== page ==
Other Problems That Can Occur If You’ve Cut A Dog Nail Too Short Aside From Infection

If a dog nail is cut too short pain is all but guaranteed, however, there aren’t many other major problems you should watch out for other than an infection. Hypothetically, you can split your dog’s nail if you cut it really poorly but that’s unlikely. In either case, if you notice any problem or you don’t manage to stop the infection or the bleeding, you should contact a veterinarian as soon as possible.

Other Problems That Can Occur If You’ve Cut A Dog Nail Too Short Aside From Infection

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How To Tell if Your Dog’s Nails are Too Long?

Normally, when the dog is standing, the claws should be a few millimeters above the floor. A good rule of thumb is to trim your dog’s nails as soon as they start to touch the ground. If your pet began to make a characteristic clatter when walking on the floor, it’s time to cut its claws.

On average, it is necessary to trim the claws 1-2 times a month. It depends on the lifestyle of the pet, its breed, age and individual characteristics. If the dog walks a lot and grinds its nails naturally (on the asphalt), the procedure will be needed less often.

Why Cut Your Pet’s Nails at All?

Dog claws grow rapidly throughout their lives and need just as much care as cat claws.

In the wild, the closest genetic relatives of dogs take care of their own paws. Every day they cover huge distances, and their claws grind down on a hard surface naturally. But with pets, the situation is different. On a walk, in contact with the asphalt, the claws also grind slightly. But in order for them to grind sufficiently, it would take a long time to walk on asphalt. However, it is much more pleasant to walk with a dog in special areas and in parks where the surface is soft. Therefore, grinding naturally does not occur.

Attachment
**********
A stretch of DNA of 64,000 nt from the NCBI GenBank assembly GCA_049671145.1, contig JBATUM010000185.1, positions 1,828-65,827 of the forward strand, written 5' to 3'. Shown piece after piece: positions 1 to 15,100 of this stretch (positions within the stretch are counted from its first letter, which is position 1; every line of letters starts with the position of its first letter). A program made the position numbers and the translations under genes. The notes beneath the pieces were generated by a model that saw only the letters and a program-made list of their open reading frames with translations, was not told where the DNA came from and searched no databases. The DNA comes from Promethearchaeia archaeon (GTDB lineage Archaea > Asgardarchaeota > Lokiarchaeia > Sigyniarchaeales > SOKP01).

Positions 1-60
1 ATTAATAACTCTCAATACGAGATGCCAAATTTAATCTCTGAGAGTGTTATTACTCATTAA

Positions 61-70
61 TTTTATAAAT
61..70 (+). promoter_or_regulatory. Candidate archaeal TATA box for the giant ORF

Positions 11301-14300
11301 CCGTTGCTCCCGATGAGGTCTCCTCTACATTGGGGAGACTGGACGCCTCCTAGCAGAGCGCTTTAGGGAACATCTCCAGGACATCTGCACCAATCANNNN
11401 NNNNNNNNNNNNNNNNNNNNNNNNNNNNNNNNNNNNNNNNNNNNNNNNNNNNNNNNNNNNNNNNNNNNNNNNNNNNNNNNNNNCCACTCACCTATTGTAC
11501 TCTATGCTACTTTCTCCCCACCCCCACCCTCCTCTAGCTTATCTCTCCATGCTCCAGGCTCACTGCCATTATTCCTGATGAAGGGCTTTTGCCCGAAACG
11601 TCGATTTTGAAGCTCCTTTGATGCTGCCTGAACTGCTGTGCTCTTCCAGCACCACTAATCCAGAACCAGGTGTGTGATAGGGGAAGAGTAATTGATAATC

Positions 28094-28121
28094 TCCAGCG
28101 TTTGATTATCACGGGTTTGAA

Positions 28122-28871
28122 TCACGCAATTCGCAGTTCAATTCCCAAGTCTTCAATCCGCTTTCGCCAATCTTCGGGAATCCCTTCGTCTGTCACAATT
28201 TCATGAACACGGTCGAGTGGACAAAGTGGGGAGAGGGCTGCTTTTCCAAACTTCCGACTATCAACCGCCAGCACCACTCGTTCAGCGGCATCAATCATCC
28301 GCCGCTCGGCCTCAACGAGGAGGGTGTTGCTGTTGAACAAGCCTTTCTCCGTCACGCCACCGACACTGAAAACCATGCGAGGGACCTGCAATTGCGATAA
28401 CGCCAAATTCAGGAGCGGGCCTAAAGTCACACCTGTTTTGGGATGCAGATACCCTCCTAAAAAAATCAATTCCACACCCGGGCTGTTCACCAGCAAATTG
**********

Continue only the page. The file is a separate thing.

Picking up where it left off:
If the dog’s nails are not shortened, they will grow back and grow into the skin, causing inflammation. Strongly overgrown claws interfere with walking and deform the paw.

How To Properly Cut Your Dog’s Nails?

We’ve written more extensively on dog nail clipping before but the quick and simple steps go like this:

  1. Get your dog used to the nail clippers/trimmers first.
  2. Position the dog somewhere comfortable.
  3. Examine the nails and look for the quick. In lighter nails, it should be easily visible. In black nails, it won’t be until you start cutting near it.
  4. Make a quick and light cut at the very tip of the nail where you’re certain the quick doesn’t reach. Examine the cut area to try and see the quick through the nail – if you see a pinkish-red (in white nails) or grey (in dark nails) dot, that’s the quick and you shouldn’t cut any further. If you don’t see it, you can cut a little more.
  5. If your dog gets restless, take a break, offer some pets and words of encouragement, as well as a treat, and continue. Remember that the whole experience needs to become not just a habit but be outright pleasant for your pet if you want to do it regularly.
  6. Once you’ve clipped the nail, it’s wise to round the edges with a file or a nail grinder.
  7. Offer up another treat, some pets, playtime, or a walk to reward the dog for the patience. This way, your pet will learn that nail trimming has a happy ending and will be even more patient in the future.

How To Train a Dog To Cut its Nails?

Accustoming to cutting nails, as well as to other care procedures, is better to start from childhood. The sooner the pet gets to know them, the calmer it will react to them. Little puppies don’t need to cut their nails, but you can “feign” the procedure to get your little one accustomed to touch. To do this, simply massage the paws with your fingers, and then gently touch them with the tool.